flow in is constant and a step decrease is introduced into the flow out. As a result,

dL

A = Fin − Fout = constant > 0

dt

We know that if the derivative is constant, i.e., independent of time, the level will increase

linearly with time. While the mathematician might say the level increases to infinity, we

know that it will increase until it overflows. Thus, we have the following plot of the

behavior.

To infinity

Overflow!

Fin

Fout

time

Note that the level never reaches a steady-state value (between overflow and

completely dry). This is very different behavior from the tank concentration that we

have seen. Clearly, we must closely observe the levels and adjust a flow to maintain

the levels in a desirable range. If you are in charge of the level – and you do not have

feedback control – you better not take a coffee break!

The level is often referred to as an integrating process – Why? The level can be determined

by solving the model by separation and integration, as shown in the following.

L = Aò ( Fin − Fout )dt

Thus, the level integrates the difference between inlet and outlet flows.

McMaster University

ii. Compare this result to the textbook Example 3.6, the draining tank.

Fin

Fin

Fout

L Fout L

V=AL

Draining tank Tank with outlet pump

Flow out Depends on the level Independent of the level

(or very nearly so)

Level behavior First order exponential for a step Linear, unbounded response

change to a step change

Level stability stable unstable

iii. Describe a sensor that could be used to measure the level in this vessel.

Naturally, we could tell you the answer to this question. But, you will benefit more from

finding the answer. Click to access the instrumentation resources and review Section 2.4

and links to more detailed resources. CLICK HERE

Fin

Fout

determine the level in the tank?

McMaster University

2.5 Designing tank volume: In this question you will determine the size of a storage

vessel. Feed liquid is delivered to the plant site periodically, and the plant equipment is

operated continuously. A tank is provided to store the feed liquid. The situation is

sketched in Figure 2.5. Assume that the storage tank is initially empty and the feed

delivery is given in Figure 2.5. Determine the minimum height of the tank that will prevent

overflow between the times 0 to 100 hours.

Fin

L=?

A = 50 m2

30.0

Fin

(m3/h)

0 End of problem at 100 h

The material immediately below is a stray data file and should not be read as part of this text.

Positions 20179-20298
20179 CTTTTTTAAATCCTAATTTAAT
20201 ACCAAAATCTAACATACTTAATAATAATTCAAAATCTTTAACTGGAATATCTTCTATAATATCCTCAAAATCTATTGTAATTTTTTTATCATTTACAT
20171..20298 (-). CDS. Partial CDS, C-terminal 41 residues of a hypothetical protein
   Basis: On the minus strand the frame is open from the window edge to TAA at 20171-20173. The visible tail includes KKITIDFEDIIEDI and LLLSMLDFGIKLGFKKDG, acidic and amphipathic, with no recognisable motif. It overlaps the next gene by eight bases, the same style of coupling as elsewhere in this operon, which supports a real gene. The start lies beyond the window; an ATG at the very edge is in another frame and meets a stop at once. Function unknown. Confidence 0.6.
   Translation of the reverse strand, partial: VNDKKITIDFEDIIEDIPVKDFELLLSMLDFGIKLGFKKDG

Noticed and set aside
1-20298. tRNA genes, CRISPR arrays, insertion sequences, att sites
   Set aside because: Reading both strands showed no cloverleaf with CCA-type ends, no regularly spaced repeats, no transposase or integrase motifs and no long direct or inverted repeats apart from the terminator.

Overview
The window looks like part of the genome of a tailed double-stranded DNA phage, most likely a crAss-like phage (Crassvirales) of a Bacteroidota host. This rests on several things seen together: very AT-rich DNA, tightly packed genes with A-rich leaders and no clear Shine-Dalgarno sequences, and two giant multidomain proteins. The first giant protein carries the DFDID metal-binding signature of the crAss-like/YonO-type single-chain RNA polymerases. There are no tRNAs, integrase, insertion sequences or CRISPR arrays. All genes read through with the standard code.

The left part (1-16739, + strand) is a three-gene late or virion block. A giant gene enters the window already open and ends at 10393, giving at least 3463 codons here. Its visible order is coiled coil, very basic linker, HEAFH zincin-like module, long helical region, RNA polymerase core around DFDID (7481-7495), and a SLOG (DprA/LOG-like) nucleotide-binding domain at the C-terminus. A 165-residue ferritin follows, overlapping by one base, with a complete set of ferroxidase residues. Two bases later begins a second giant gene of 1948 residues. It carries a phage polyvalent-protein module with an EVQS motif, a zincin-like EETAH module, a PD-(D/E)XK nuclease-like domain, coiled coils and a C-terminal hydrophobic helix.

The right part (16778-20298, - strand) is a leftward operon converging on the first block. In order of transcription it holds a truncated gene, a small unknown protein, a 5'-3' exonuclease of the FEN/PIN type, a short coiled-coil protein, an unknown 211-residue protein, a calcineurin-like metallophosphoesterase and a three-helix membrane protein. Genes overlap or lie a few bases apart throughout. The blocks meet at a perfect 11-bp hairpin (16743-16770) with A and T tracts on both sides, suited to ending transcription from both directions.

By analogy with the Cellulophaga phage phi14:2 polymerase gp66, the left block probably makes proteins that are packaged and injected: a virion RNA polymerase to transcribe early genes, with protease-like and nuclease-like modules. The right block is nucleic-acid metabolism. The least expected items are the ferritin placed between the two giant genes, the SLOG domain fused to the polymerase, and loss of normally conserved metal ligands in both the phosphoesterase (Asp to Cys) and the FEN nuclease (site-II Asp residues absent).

0 20 40 50 70 80

Time (h)

Figure 2.5 Tank between the feed delivery and the processing units.

This problem shows how the dynamic behavior of a process unit can be important in

the design of the process equipment.

Our approach to solving the problem involves determining the liquid volume over the

complete time period from 0 to 100 hours. The maximum volume during the period can be

used to evaluate the size of the tank; any tank smaller would experience an overflow.

The dynamic model for the tank was formulated in the previous solution, which we will

apply in this solution. The behavior of the system is summarized in the following table and

sketched in the figure.

Time (h) Fin Fout (m3/h) dV/dt = Fin -Fout V beginning V end of

(m3/h) of period period

(m3) (m3)

0 - 20 30 12 18 0 360

20-40 0 12 -12 360 120

40-50 30 12 18 120 300

50-70 0 12 -12 300 60

70-80 30 12 18 60 240

80-100 30 12 -12 240 0

McMaster University

400

Volume (m3)

300

200

100

0

0 20 40 50 70 80 100

time (h)

We see in the table and figure that the maximum volume is 360 m3. Since the cross

sectional area is 50 m2, the minimum height (or level) for the tank is calculated to be 7.2 m.

L = 360 m3 / 50 m2 = 7.2 m

We should note that this calculation results in the tank being completely full at t = 20

hours; there is no margin for error. We should look into the likely variability of the feed

deliveries and the production rates before making a final decision on the correct volume.

2.6 Modelling procedure: Sketch a flowchart of the modelling method that we are

using to formulate dynamic models.

We should develop this type of sketch so that we can visualize the procedure and clarify